The vehicle inspection sheet, dated February 26, 1999 (the day of the incident) indicated that the backup alarm on the tractor was not functional. It is not known whether or not this document was completed before or after the incident.

Additionally, the suspension support bracket, commonly called elephant ear, had been replaced two days prior to the incident. In replacing this part, the wire to the tractor’s backup alarm had been inadvertently severed, resulting in an inoperative alarm.


The certificate of death stated the cause of death to be blunt force chest trauma.


Recommendation #1: Employers should ensure no one walks near tractor-trailer rigs when they are moving in close quarters.

Discussion: The space between the stationary and backing tractor-trailer rigs involved in this incident was estimated by the administration manager and terminal manager to be approximately five feet just prior to the incident. A re-enactment at the site of the incident confirmed this estimate. The space between rigs does not allow much room for error on the part of any pedestrian if either rig is moving. Drivers of stationary rigs should remain in their cabs. If a driver is out of his/her cab when another rig begins to move past their rig, they should remain in, or go to, a safe area until the moving rig (backing in this case) is past. Safe areas should be delineated (pavement marking, e.g.). If the decedent had remained in his cab or gone to a safe area until the backing tractor-trailer rig was safely past, this incident would not have happened.

Recommendation #2: Employers should install backup alarms on the trailers of tractor-trailer rigs.

Discussion: In this incident, the tractor had an inoperative backup alarm and the trailer had none. The trailer used in this incident was 48 feet long. If the tractor’s backup alarm had been working, it may not have provided a sufficient warning because of its distance from the back of the trailer. Pedestrians could be fooled into thinking that the alarm was not really coming from the backing rig. In addition, its loudness would be muted by the bulk of the trailer and other noises at the site. A better warning to pedestrians would be achieved by placing an alarm at the rear of the trailer. A backup alarm located at the rear of the backing trailer may have prevented this incident from happening.

Recommendation #3: Employers should ensure pre-trip inspections include whether or not backup alarms are functional.

Discussion: The employer had a vehicle inspection form for the drivers to complete. Pre-trip inspections of the tractor-trailer rigs are required prior to beginning a trip. An inspection form dated the day of the incident had noted that the tractor’s backup alarm was not functional. It is unknown if this form had been completed prior to or after the incident. The pre-trip inspection should include whether or not the backup alarm is functional. In addition, if the backup alarm is found to be inoperative during the pre-trip inspection, the vehicle should not be driven until it is repaired. Procedures should be in place for reporting and repairing equipment that is not functioning properly.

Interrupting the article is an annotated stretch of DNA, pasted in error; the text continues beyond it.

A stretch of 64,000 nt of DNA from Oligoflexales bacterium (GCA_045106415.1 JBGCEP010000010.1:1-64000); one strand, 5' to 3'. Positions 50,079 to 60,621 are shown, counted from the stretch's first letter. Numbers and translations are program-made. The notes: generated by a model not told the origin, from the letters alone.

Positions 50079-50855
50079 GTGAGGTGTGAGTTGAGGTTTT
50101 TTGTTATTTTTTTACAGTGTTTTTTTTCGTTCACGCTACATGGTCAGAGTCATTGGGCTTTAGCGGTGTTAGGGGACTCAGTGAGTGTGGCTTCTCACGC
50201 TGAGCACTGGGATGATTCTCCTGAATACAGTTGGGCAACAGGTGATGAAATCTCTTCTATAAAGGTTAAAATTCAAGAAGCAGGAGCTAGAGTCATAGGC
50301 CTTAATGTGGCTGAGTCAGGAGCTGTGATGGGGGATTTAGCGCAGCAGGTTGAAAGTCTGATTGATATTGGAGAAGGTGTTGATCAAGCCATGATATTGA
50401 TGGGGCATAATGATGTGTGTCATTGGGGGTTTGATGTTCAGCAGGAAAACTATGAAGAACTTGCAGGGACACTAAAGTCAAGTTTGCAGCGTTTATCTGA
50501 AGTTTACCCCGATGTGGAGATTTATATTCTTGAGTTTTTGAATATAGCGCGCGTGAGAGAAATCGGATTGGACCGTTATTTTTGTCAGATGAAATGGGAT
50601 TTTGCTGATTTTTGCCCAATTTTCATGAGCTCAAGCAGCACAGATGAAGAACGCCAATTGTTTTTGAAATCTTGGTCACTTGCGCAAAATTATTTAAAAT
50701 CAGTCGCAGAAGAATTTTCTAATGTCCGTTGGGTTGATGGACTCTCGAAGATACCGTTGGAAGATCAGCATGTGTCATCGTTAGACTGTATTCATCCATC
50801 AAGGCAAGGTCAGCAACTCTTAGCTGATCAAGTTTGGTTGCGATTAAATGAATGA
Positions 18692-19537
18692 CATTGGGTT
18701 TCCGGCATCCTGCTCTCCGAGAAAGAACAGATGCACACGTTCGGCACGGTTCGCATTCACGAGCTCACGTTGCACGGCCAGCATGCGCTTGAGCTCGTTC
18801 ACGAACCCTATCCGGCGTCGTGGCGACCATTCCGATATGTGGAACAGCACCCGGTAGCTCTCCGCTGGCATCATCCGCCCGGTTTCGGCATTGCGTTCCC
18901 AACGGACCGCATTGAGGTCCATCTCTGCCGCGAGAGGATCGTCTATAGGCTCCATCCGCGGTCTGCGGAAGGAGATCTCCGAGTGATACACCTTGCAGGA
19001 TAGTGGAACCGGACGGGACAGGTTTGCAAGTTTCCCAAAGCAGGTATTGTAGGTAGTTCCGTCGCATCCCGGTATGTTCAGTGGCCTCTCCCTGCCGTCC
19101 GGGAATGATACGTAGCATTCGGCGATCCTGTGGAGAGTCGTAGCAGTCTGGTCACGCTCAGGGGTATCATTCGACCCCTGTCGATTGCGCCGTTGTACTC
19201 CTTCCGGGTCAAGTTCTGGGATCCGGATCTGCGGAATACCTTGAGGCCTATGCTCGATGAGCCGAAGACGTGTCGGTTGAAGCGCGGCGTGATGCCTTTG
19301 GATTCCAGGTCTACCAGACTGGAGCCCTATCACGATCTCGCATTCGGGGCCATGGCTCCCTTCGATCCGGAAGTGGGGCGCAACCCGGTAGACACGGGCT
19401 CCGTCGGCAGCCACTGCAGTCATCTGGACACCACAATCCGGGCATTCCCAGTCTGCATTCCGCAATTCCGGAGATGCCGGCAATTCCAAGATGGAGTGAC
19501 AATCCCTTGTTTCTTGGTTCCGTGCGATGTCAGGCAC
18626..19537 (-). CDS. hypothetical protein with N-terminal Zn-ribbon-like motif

Recommendation #4: Employers should develop a plan to stop moving traffic when pedestrians are walking in an area of danger.

Discussion: None of the three spotters on site during this incident, and who were not involved in the backing procedure, were able to react quickly enough to prevent the fatality. A plan should be developed between, and implemented by, the trash transfer station and waste haulers. The plan should include a method to signal moving traffic to stop immediately if a pedestrian is noted by the spotters to be in an area of danger. During the re-enactment, those acting as spotters used hand signals to stop the backing tractor-trailer rig. This may not provide sufficient warning. A warning horn or other device that could be activated remotely by any spotter, if loud enough to be heard, could signal moving traffic to stop immediately. If moving traffic were able to be immediately halted, this incident may not have happened.


Barclays Official California Code of Regulations, Vol. 9, Title 8, Industrial Relations, South San Francisco, 1998

For general information regarding backup alarms; pre-trip inspection; pedestrians; and signalers, spotters and flaggers refer to:; /1593.html

Fatality Assessment and Control Evaluation (FACE) Program

The California Department of Health Services, in cooperation with the California Public Health Institute, and the National Institute for Occupational Safety and Health (NIOSH), conducts investigations on work-related fatalities. The goal of this program, known as the California Fatality Assessment and Control Evaluation (CA/FACE), is to prevent fatal work injuries in the future. CA/FACE aims to achieve this goal by studying the work environment, the worker, the task the worker was performing, the tools the worker was using, the energy exchange resulting in fatal injury, and the role of management in controlling how these factors interact.

NIOSH funded state-based FACE programs include: Alaska, California, Iowa, Kentucky, Maryland, Massachusetts, Maryland, Minnesota, Missouri, Nebraska, New Jersey, Ohio, Oklahoma, Texas, Washington, West Virginia, and Wisconsin.

To contact California State FACE program personnel regarding State-based FACE reports, please use information listed on the Contact Sheet on the NIOSH FACE website. Please contact In-house FACE program personnel regarding In-house FACE reports and to gain assistance when State-FACE program personnel cannot be reached.